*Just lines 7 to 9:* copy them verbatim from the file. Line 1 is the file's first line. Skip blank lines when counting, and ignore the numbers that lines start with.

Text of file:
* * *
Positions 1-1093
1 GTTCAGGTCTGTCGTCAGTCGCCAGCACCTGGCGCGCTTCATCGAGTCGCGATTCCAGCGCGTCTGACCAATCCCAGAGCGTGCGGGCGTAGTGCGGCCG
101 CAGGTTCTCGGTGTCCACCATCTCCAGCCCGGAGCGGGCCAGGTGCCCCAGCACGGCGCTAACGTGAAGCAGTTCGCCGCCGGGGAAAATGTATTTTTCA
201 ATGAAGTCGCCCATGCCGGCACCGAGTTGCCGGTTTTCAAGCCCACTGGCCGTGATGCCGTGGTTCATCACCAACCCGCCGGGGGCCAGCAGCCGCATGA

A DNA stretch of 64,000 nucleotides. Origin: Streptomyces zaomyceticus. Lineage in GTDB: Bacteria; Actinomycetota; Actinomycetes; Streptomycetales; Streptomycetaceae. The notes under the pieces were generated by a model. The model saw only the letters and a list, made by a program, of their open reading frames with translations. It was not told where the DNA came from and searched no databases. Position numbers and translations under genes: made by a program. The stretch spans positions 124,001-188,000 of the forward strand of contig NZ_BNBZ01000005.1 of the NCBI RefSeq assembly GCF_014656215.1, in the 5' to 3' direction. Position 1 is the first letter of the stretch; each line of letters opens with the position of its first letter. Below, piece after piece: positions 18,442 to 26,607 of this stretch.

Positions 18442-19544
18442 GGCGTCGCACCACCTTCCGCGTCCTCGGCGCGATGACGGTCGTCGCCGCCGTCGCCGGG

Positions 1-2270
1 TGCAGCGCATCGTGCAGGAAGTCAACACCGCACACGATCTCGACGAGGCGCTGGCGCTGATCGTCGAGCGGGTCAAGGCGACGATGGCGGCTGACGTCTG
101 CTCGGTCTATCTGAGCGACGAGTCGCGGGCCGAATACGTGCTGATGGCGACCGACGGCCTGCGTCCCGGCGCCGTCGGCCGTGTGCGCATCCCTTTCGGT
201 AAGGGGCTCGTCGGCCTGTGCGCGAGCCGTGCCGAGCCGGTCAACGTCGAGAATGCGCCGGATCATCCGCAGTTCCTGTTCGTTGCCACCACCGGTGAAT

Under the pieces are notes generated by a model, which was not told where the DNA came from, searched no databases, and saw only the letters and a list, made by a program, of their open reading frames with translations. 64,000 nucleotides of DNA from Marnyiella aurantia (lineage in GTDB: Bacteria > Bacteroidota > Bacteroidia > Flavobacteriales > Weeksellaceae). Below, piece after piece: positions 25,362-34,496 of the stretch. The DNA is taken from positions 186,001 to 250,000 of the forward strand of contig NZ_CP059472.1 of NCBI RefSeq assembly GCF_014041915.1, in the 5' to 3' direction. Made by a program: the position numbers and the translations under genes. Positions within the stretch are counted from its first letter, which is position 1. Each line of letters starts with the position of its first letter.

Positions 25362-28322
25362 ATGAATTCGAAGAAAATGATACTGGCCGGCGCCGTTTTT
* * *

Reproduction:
18442 GGCGTCGCACCACCTTCCGCGTCCTCGGCGCGATGACGGTCGTCGCCGCCGTCGCCGGG

Positions 1-2270
1 TGCAGCGCATCGTGCAGGAAGTCAACACCGCACACGATCTCGACGAGGCGCTGGCGCTGATCGTCGAGCGGGTCAAGGCGACGATGGCGGCTGACGTCTG